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Essential Windows Subsystem for Linux (WSL) Settings

Essential Windows Subsystem for Linux (WSL) Settings

As an alternative to cygwin, I’m using more and more the Windows Subsystem for Linux (WSL). Unfortunately when trying to use it, esp. if coming from cygwin you’ll need to consider the filesystem permissions, and how the drives are mounted so docker plays well when doing volume mounts. Here’s how:

git: Ensuring filesystem changes aren’t falsely reported

For some reason the default umask in WSL is 000. Umask specifies the permissions that are set on newly created files, using a bit masking. For our 000 value it means every folder and file have 777 as mode when created (read/write/exec for everyone?!). Doing a git clone instantly sees that all the file modes have changed.

So we need to start with the basics. First we’ll change the umask to 022:

umask 022

If you’re using both cygwin and WSL, you’ll want to also stop the tracking of the filesystem mode altogether, since they reset each other:

git config --global core.filemode false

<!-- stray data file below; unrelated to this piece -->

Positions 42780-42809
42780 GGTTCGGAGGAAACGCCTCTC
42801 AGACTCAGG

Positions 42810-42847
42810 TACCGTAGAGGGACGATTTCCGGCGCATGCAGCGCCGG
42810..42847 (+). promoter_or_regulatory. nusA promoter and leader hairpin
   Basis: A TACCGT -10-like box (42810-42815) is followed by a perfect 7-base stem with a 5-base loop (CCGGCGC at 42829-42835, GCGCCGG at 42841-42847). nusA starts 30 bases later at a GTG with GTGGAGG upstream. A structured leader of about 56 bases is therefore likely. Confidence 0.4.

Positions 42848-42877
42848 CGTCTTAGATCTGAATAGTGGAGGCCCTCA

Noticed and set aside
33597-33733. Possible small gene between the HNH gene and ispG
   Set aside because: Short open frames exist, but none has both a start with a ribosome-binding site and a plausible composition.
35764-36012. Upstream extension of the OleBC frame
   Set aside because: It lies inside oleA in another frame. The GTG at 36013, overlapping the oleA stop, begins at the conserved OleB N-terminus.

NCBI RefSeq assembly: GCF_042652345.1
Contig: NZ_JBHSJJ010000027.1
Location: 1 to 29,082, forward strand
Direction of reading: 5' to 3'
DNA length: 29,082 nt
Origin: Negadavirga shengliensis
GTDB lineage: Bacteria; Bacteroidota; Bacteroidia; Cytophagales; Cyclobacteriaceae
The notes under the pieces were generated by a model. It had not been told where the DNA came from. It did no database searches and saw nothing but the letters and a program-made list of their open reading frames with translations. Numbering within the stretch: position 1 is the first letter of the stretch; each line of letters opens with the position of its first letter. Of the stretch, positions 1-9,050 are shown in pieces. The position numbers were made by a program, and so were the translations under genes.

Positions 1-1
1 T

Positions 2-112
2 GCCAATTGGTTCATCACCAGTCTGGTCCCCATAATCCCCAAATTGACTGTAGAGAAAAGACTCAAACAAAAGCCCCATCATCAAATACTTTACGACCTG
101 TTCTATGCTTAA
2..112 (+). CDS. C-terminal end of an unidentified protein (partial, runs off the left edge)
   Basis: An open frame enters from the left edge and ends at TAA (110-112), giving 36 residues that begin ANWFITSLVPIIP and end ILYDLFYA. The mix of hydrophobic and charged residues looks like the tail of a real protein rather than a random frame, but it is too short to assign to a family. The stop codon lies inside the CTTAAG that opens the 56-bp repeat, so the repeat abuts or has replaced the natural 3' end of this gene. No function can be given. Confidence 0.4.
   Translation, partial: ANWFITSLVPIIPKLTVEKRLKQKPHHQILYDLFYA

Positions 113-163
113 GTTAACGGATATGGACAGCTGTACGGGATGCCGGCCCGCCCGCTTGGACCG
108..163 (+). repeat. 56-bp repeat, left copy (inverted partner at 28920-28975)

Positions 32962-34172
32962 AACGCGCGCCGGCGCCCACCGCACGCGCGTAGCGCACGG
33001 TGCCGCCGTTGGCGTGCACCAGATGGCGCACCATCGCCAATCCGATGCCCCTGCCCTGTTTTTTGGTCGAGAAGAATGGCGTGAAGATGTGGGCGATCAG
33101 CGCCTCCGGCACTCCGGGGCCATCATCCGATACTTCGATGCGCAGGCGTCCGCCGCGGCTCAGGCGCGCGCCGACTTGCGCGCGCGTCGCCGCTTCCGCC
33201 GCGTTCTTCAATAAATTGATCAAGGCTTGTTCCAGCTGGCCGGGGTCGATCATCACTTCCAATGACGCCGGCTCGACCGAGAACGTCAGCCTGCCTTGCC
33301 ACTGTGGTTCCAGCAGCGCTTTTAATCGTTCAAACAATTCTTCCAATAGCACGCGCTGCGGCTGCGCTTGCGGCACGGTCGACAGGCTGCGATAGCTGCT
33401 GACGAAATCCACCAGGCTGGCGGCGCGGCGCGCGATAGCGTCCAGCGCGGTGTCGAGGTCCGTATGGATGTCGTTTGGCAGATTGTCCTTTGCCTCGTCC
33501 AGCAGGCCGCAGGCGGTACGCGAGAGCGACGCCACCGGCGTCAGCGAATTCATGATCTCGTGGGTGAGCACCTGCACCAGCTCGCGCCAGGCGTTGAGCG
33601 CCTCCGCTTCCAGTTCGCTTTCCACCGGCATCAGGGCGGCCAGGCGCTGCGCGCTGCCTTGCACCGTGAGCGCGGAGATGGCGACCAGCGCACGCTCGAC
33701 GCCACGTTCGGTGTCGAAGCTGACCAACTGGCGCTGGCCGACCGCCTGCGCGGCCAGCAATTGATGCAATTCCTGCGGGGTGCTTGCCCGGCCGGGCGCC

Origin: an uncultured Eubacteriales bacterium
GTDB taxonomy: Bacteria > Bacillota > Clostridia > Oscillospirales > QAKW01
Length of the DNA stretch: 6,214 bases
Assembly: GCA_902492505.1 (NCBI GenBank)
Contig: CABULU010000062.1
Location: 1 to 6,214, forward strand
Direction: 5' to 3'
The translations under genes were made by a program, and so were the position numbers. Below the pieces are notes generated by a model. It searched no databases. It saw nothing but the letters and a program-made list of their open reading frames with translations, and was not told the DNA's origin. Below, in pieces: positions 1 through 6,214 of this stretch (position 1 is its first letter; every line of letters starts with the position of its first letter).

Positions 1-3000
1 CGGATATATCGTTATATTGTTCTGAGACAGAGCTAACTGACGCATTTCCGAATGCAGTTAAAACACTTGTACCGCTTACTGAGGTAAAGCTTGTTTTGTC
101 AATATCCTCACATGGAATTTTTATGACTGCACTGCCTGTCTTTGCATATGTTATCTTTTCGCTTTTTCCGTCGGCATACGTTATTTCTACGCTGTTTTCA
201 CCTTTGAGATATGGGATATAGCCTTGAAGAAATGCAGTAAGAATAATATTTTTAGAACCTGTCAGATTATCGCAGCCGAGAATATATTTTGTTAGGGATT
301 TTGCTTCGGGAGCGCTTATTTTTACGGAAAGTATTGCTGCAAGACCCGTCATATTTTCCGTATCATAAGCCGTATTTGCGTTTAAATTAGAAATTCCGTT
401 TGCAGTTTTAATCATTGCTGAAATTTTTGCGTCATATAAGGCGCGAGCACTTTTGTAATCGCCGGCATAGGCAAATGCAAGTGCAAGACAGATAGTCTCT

Then on each repository, you need to change the .git/config and delete the filemode attribute from the [core] section, since by default on clone it’s true regardless of your global setting.

Docker Integration

In here, in the desktop version you need only two things:

  1. In the Docker UI, in "General", "Expose daemon on tcp://localhost:2375 without TLS"

  2. In "Shared Drivers" mark the "C" volume. For this to work, you need to create the /etc/wsl.conf file inside the WSL:


This ensures drive mounts happen in / instead of /mnt inside WLS. That means you’ll have /c, and not /mnt/c like the default. That allows for volume mounts to work as expected, since in docker in Windows drives are mounted as /c/, /d/, etc. for C:\, D:\ respectively.

Metadata allows for having file permissions, on the NTFS mount, like I was mentioning in the git section.

That means when inside a folder in a mounted drive you are able to do:

docker run -it --rm -v `pwd`:`pwd` ubuntu:18.04

and you’ll have the correct mounts.


Despite the tedious workarounding having WSL over cygwin is a fantastic productivity boost. I’m finally able to use node, python and even java that are built natively for Linux.